After 18 years, Steve Dear will hang up his hat as executive director of People of Faith Against the Death Penalty (PFADP). When Steve started at PFADP, it was a statewide organization in North Carolina with just a few hundred determined supporters, mostly in the Raleigh-Durham area. Under Steve’s leadership, PFADP has grown to a national organization that has mobilized thousands of religious leaders in support of death penalty repeal campaigns around the country.
Steve’s tenure at the helm of the organization is coming to a close, though he’s staying on part-time to help PFADP prepare for its next phase. Even so, Steve isn’t slowing down. Late last month, he spoke to the original Moral Monday gathering about North Carolina’s efforts to increase secrecy around executions. “Today we can begin a new century without the death penalty,” he said, “one that promises to be not one of retributive justice but one of restorative justice, one that really protects the people.”
Steve was one of the first state repeal organizers in the country to sign on to EJUSA’s Moratorium Now! campaign well over a decade ago. He led the country in obtaining moratorium resolutions from local groups, faith groups, and city and county councils. In 2003, members of the North Carolina legislature read the impressive list of endorsers on the floor of the Senate as they voted to suspend executions in the state.
Almost every member of the EJUSA staff has a unique, fond memory of a time shared or a valuable lesson learned working with Steve. Here are just a few of those memories:
Executive Director Shari Silberstein:
“Steve was one of the first people I met as a young new organizer in the death penalty repeal movement. He was legendary at EJUSA because of his trailblazing work organizing for a moratorium on executions in North Carolina. When North Carolina’s Senate became the first southern legislative chamber to vote for a moratorium, Steve invited me down to help build momentum towards a vote in the House. I met him in Raleigh, and he told me we were going to canvass for moratorium resolutions among local businesses in some of the rural, western counties. I figured he’d sit with me for a while and walk me through the process, calm my nerves, and give me a little training. Nope. He gave me a script and a map and wished me good luck. I’ll never forgot Steve’s faith in me that day. I felt like I ‘grew up’ as an organizer during my incredible journey through the small towns of his state.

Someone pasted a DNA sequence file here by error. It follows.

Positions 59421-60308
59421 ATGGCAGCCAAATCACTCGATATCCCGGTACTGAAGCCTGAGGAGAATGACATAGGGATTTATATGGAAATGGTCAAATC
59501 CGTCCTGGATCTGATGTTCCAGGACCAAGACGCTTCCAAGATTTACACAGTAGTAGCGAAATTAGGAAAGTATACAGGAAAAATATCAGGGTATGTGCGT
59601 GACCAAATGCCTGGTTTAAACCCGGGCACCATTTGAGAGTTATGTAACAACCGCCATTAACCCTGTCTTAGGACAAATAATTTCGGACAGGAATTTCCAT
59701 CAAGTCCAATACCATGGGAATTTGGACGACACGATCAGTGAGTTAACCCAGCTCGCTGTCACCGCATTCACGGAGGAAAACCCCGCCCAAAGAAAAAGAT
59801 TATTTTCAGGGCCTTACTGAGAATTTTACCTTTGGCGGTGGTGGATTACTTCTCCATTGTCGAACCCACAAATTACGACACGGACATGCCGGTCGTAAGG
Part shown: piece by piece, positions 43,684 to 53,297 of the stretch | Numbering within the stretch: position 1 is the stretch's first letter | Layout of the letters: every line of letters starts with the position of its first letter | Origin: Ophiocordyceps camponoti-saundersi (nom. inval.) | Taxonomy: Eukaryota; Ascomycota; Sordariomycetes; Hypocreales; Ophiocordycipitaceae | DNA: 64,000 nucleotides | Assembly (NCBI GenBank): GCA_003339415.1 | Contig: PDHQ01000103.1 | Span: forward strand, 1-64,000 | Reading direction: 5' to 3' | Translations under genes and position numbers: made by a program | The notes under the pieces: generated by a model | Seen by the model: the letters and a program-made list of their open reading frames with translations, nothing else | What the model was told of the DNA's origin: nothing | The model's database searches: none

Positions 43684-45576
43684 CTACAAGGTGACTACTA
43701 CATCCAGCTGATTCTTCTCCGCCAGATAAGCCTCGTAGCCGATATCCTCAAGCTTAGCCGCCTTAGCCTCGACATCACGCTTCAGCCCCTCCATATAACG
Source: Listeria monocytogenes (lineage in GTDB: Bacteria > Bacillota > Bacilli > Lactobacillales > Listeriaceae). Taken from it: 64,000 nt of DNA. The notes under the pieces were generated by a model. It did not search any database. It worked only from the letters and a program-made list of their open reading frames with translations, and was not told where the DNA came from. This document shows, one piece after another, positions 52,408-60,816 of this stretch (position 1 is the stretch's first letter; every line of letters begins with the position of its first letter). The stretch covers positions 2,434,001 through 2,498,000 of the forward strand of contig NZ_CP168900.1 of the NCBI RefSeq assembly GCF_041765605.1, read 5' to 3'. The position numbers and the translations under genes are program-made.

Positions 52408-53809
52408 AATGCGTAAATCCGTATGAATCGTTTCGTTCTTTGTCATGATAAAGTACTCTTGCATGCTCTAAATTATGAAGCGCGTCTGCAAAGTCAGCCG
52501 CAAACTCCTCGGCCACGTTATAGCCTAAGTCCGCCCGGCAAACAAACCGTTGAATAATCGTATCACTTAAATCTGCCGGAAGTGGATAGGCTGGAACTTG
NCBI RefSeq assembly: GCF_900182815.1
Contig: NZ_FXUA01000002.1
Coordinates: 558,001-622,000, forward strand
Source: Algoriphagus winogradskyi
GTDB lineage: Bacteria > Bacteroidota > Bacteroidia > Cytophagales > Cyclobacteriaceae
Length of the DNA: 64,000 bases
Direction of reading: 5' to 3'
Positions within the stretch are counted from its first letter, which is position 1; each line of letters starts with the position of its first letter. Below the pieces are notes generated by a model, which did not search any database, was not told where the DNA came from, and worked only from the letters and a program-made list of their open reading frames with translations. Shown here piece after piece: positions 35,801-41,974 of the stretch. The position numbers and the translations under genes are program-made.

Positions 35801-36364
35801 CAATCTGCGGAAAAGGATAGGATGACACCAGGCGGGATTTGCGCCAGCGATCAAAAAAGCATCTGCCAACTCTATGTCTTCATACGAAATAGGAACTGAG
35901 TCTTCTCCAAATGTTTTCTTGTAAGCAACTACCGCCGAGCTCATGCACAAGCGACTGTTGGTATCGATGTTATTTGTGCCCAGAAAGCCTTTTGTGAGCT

“Today a number of state death penalty repeal campaigns have professional, strategic, state-level organizations with staff and resources. But 15 years ago, that was still just a dream. Steve did it, and he set the bar for the rest of our movement.”
National Organizer Heather Beaudoin:
“I had the sincere pleasure of getting to know Steve when he organized the incredible Kairos Conference several years ago in Atlanta. He put together an inspirational group of faith leaders, and it ended up being a life- and career-changing experience for me. Then I got to work with him when several of us from the movement spoke at the Wild Goose Festival. I loved breaking new ground with Steve and reaching new audiences. It’s something I will never forget. I am forever grateful for Steve’s leadership, his contributions to this movement, and most of all, his passion.”
Director of Campaigns and Strategy Laura Porter:
“I first started working in the movement in 2003. From the beginning I heard about the amazing work that was done in North Carolina with expanding the conversation about the problems with the death penalty with an incredibly wide swath of people. What I learned was that Steve Dear was the master of that outreach. I had not yet met Steve but studied his success and started to see how I could try to begin doing what he was doing in my home state of New York. I would tell my fellow New Yorkers if the work is being done so well in North Carolina, we could do it too. When I finally met Steve in person, he of course majorly played down his success, but I knew he was the standard to aspire to.”
Thank you, Steve. We will miss you!
Photo credit: Steve Dear at Moral Monday rally in North Carolina, NC People of Faith Against the Death Penalty’s Facebook Page